An intelligence report that reached Western security agencies prior to the ISIS attacks in Paris on Nov. 13 revealed that there were 60 terrorists deployed in Europe.
A senior counterterrorism source told CNN that the jihadist group was targeting Paris, Berlin, London and a majorly populated area in Belgium. Abu Mohammed al-Adnani, who is the head of the Islamic State’s external operations, is reportedly behind the plots.
Despite early warnings, there wasn’t a clear intelligence report on the moving plot in Paris — prompting terrorists to open fire and kill a total of 129 people in different areas in the city.
“In terms of ambition, it also just pointed towards something we already knew. ISIS had hardly made it a secret it sought to target Europe,” said the unnamed senior European counterterrorism source.
The attacks weren’t a total surprise for Western security agencies, however, after Adnani sent audio messages threatening France and Belgium in 2014. The Belgian police had ceased ISIS attacks in January 2015, which was organized by Abdelhamid Abaaoud, the ringleader of the attacks in Paris.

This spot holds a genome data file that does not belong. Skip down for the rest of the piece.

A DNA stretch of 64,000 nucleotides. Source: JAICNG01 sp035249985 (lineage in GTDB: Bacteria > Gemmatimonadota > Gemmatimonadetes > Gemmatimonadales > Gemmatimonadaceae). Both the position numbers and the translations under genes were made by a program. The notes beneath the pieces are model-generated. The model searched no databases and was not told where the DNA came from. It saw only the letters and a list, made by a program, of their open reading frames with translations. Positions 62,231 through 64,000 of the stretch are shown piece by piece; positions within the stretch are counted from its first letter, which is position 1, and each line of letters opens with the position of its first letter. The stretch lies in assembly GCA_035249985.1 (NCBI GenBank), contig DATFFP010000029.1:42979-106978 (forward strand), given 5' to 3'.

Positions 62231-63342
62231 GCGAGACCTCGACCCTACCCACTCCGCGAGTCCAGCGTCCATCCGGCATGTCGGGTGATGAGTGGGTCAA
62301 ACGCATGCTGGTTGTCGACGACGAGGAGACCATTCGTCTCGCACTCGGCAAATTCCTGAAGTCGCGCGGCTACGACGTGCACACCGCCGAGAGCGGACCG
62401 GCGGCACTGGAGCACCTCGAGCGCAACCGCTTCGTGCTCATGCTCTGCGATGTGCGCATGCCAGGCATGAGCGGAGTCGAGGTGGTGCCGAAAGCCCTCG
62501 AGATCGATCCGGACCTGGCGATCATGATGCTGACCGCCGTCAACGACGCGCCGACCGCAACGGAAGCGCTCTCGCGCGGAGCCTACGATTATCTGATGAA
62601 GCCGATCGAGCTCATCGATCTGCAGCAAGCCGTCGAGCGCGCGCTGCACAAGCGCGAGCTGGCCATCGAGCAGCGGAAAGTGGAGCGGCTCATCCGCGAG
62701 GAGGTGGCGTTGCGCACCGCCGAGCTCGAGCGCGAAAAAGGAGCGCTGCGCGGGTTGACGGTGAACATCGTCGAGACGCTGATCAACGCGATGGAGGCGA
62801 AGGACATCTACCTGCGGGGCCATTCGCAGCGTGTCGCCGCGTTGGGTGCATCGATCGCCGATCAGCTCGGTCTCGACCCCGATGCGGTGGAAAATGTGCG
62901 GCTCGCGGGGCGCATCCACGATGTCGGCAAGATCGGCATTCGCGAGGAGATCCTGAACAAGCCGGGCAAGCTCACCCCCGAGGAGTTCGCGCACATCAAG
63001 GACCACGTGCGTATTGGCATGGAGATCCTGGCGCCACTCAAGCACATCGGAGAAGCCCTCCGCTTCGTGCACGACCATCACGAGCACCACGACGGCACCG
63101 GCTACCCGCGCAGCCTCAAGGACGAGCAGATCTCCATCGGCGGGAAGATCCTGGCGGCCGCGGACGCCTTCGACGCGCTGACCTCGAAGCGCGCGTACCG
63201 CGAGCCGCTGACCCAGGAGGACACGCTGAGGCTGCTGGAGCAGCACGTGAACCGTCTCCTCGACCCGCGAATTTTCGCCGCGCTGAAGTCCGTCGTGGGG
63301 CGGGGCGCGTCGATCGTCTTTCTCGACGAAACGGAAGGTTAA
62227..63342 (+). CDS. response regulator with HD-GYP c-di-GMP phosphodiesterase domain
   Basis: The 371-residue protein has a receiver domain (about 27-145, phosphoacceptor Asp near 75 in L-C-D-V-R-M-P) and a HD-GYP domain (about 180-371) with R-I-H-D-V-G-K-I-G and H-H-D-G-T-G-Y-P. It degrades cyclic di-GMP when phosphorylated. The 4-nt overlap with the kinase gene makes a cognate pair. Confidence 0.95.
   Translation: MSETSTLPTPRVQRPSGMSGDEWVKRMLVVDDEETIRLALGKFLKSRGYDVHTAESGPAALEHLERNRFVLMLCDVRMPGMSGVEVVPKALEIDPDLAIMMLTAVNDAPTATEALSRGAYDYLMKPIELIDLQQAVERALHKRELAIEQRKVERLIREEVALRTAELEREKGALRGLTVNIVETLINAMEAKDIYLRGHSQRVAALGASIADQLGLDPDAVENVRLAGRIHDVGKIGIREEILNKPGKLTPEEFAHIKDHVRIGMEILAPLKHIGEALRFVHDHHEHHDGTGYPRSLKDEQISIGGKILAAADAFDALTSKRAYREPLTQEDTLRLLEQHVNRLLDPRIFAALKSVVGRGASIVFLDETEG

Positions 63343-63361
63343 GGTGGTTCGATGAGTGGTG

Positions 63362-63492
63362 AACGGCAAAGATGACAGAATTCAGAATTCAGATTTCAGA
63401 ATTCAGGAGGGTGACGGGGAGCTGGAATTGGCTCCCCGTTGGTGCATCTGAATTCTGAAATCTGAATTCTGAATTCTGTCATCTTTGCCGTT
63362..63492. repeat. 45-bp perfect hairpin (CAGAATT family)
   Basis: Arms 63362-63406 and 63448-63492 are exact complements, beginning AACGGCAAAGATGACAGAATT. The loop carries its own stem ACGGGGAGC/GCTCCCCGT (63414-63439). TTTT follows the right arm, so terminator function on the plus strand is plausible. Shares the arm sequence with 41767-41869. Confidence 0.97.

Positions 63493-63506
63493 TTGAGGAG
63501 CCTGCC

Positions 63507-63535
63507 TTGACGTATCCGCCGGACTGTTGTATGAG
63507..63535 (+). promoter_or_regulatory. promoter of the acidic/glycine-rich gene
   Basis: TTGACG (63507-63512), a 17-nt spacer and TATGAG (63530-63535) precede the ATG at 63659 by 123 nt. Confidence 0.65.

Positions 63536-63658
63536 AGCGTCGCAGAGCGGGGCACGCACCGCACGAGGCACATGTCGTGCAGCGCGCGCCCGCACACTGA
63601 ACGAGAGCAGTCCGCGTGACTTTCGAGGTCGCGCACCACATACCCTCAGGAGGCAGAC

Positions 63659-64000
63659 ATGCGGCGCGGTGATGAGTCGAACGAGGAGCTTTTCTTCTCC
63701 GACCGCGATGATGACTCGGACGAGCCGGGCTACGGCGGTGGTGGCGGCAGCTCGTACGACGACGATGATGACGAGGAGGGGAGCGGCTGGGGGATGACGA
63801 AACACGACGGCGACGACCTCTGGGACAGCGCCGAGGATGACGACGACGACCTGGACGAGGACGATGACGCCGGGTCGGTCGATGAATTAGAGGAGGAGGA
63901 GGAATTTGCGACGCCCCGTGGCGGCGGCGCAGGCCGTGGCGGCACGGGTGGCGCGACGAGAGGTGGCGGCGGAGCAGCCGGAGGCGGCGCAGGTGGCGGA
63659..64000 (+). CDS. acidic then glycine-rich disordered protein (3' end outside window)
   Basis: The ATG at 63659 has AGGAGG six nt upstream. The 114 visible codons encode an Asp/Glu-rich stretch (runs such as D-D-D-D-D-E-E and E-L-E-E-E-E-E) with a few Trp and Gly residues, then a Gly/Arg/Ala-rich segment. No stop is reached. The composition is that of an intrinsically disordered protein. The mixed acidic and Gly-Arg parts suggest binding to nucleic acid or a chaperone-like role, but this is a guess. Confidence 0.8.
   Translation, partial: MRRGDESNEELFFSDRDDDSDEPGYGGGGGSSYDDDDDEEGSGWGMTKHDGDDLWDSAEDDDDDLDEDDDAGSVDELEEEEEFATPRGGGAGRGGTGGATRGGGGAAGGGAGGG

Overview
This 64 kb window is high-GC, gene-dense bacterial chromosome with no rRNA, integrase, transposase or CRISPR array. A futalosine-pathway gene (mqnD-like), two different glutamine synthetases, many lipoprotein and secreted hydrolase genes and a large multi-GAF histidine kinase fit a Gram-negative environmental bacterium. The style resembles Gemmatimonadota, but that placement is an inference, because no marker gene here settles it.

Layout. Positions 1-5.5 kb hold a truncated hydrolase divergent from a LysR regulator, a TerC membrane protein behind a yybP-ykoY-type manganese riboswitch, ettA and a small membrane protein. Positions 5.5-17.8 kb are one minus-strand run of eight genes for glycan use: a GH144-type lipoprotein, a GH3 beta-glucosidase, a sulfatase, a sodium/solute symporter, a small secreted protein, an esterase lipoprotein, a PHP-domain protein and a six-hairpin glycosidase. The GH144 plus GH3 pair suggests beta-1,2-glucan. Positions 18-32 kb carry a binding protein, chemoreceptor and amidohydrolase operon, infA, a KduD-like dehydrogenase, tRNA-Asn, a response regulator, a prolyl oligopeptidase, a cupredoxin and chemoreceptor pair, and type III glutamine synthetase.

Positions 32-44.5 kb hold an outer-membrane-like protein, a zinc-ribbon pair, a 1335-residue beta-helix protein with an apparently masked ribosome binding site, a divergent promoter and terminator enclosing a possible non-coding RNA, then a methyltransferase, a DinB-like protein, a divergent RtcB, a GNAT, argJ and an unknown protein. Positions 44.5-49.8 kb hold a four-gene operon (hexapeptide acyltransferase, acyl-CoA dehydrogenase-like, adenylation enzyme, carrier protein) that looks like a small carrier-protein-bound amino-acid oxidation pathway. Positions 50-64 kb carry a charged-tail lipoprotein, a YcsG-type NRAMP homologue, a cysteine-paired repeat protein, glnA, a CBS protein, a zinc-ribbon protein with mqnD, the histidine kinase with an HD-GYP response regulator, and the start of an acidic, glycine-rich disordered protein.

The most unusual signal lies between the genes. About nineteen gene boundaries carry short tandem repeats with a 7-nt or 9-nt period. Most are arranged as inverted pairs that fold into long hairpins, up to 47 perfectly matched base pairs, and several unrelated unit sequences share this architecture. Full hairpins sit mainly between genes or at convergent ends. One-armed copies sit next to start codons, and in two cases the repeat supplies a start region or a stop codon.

Before Abaaoud’s death in a brutal police raid at Saint-Denis in November, a woman who revealed his location to French police also bragged about ISIS members from Syria, Iraq, France, Germany and the U.K.
“The worry has been that if, say, 20 were involved in the Paris attacks, there might be 40 or so still out there,” the source added.
Aside from airstrikes in Syria, European countries have pushed for extreme security measures to avert the ISIS from attacking more areas.
Following the attacks, French President Francois Hollande commanded a tighter national security in November, including 5,000 more police posts, immediate deportation of foreigners who pose “a particularly grave threat to the security of the nation”, and stronger European action against arms trafficking.